Long Journey from Nepal-Akron-Athens

North HS Grad's Story is an Inspiration
Posted on 05/10/2022
Graduate(from Ben Siegel at ohio.edu)

Nirmala Ghimirey was born in a refugee camp in Nepal without access to electricity, water or healthcare. The camp was gated, and there wasn’t much to do. She never imagined going anywhere further than the camp.

Ghimirey, now in her second year of medical school in Ohio University’s Heritage College of Osteopathic Medicine (HCOM), spent 14 years at the camp before her family was resettled in Akron, Ohio, in 2009.

“In a few months, after everything was taken care of paperwork wise, I started ninth grade,” she explained. “At that time, I did not know much English. I knew my ABCs, which was taught to us at school in the camp, but in the new school I did not understand a single word the teachers said in class. The only thing I knew were the math problems.”

During her junior year of high school in 2010, she joined a biomedical program and started taking an interest in diseases and science. Ghimirey reached out to her teachers and mentors about her interest in medicine, who informed her she could attend college through scholarships, the Pell Grant and student loans.

“They helped me recognize that college and higher education was not just for people with rich and educated families,” she said. “Knowing about all of these things, I thought to myself once again, ‘This is something I’m interested in — I want to learn more about the diseases I saw in the refugee camp.’”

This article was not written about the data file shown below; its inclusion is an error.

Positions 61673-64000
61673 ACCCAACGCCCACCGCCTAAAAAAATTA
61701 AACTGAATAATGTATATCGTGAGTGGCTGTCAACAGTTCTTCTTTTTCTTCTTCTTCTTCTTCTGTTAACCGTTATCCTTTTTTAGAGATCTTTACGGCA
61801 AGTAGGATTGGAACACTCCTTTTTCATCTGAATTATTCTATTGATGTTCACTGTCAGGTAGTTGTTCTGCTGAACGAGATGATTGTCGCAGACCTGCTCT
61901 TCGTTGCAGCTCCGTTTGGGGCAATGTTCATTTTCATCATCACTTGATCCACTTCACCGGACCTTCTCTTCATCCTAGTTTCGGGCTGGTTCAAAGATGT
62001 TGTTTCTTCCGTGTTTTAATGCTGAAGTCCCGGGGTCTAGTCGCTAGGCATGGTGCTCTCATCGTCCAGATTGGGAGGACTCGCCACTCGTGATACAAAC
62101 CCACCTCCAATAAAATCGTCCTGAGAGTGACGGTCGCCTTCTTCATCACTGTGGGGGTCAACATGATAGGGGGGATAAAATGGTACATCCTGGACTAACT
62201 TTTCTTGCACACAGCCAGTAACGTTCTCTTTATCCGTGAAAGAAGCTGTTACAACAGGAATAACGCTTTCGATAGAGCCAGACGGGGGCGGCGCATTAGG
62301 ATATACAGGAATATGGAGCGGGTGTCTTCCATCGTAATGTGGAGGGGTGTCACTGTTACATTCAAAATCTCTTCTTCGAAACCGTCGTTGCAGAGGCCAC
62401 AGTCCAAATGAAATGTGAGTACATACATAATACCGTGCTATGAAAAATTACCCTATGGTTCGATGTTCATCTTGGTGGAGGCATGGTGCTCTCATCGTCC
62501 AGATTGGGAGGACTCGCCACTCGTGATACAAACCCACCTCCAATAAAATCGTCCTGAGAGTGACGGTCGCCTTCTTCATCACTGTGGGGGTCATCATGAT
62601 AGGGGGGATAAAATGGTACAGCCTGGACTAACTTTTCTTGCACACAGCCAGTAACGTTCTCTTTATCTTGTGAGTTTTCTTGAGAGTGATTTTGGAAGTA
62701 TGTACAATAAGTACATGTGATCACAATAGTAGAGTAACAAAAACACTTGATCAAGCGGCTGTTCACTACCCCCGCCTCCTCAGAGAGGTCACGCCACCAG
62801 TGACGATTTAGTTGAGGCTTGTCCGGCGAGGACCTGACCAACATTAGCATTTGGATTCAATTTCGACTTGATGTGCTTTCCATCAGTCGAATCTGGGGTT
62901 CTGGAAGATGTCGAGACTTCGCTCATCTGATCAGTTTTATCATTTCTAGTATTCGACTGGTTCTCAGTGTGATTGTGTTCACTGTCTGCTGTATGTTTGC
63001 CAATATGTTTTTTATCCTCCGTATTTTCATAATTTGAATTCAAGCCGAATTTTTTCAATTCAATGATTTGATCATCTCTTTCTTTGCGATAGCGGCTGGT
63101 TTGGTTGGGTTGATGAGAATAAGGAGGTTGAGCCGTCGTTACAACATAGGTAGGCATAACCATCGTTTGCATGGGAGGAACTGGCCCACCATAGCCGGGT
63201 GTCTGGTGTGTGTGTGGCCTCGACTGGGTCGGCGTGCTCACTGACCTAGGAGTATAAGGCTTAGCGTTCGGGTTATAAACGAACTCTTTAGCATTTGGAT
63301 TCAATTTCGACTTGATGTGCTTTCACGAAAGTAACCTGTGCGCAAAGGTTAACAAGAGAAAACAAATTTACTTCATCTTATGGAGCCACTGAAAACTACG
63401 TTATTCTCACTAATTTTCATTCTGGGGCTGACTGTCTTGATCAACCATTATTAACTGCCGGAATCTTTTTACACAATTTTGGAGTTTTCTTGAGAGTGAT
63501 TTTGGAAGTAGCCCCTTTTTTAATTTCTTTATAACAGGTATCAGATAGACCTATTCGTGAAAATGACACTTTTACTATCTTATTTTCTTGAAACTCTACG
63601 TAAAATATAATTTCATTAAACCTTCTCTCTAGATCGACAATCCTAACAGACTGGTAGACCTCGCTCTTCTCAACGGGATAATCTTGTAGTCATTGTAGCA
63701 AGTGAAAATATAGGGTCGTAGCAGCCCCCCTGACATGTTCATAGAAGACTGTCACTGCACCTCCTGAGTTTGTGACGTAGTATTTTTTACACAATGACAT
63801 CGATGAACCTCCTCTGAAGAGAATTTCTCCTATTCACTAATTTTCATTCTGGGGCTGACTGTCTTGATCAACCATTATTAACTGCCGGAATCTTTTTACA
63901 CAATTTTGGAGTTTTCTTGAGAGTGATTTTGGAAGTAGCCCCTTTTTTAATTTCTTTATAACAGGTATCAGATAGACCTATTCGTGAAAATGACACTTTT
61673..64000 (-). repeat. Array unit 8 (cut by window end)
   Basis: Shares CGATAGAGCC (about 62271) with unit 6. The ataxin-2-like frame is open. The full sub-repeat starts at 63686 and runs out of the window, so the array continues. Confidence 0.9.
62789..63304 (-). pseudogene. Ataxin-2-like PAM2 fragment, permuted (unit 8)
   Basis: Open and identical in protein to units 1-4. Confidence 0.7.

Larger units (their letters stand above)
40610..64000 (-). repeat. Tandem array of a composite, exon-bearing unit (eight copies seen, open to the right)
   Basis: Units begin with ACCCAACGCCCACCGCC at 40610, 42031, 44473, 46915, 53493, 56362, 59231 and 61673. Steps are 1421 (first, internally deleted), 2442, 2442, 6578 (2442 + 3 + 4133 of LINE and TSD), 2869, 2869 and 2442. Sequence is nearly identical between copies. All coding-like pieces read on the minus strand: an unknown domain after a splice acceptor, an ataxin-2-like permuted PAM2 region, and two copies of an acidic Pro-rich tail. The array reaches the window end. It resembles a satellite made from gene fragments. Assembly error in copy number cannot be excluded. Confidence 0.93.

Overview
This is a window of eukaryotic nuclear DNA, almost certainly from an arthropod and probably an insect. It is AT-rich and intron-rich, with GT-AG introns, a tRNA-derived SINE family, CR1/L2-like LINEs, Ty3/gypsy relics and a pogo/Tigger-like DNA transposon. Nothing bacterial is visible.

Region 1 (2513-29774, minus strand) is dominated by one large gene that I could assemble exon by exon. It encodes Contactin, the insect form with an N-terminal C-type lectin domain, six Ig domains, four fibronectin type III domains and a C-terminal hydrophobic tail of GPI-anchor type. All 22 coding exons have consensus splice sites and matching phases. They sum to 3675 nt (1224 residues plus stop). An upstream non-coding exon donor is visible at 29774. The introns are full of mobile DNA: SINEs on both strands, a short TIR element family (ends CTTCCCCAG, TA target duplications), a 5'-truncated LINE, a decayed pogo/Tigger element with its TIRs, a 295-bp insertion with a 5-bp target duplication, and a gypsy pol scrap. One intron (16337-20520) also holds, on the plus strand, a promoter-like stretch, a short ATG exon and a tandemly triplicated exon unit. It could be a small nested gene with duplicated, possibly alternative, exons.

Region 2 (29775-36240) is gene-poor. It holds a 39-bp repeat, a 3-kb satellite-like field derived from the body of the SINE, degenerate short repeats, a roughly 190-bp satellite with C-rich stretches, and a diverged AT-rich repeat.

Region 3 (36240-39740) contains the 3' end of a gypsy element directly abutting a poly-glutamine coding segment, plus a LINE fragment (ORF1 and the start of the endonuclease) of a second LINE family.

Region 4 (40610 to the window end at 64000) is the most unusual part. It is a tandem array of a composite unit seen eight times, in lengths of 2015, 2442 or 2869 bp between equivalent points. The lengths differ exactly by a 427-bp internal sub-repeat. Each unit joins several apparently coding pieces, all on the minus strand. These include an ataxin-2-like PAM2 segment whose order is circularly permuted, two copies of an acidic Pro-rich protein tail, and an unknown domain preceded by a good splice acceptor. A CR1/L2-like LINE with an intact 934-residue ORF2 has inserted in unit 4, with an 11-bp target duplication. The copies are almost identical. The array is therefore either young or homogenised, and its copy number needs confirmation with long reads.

She obtained an undergraduate degree, earned her master’s degree and then applied for medical school.

“Now I’m here,” she said. “Today, studying about all the germs and parasites that existed in the camp, I don’t know how I survived all those years. I think I must have a very strong immune system.”

A first-generation college and medical school student, Ghimirey said studying medicine brings new challenges and obstacles each day. Luckily, she has the support from HCOM’s faculty and her peers.

“I would recommend Ohio University and HCOM, it has been fun and challenging,” she explained. “It allowed me to grow more as a person and challenge myself. I have met amazing people, each person with a story, and made wonderful friends. I was fortunate to have been accepted to OU-HCOM; I am grateful for learning about patients from a holistic view point.”

Ghimirey plans on graduating in 2022. She’s not sure what specialty she wants to pursue just yet, so she will enter her clinical rotations with an open mind and see what excites her the most.

No matter which specialty she chooses, Ghimirey has an entire community rooting for her.

“My family has always been supportive and are very proud of me,” said Ghimirey. “In Nepali culture, family is much more community-based, so it is not only my parents but the entire community is proud of me for all my accomplishments. Knowing this inspires me but also brings high pressure for me to succeed. However, knowing that what I am learning now will enable me to save someone's life or overcome an illness inspires me. Knowing that I would be able to make a difference in communities and individual lives inspires me to work hard and push myself through challenges.”
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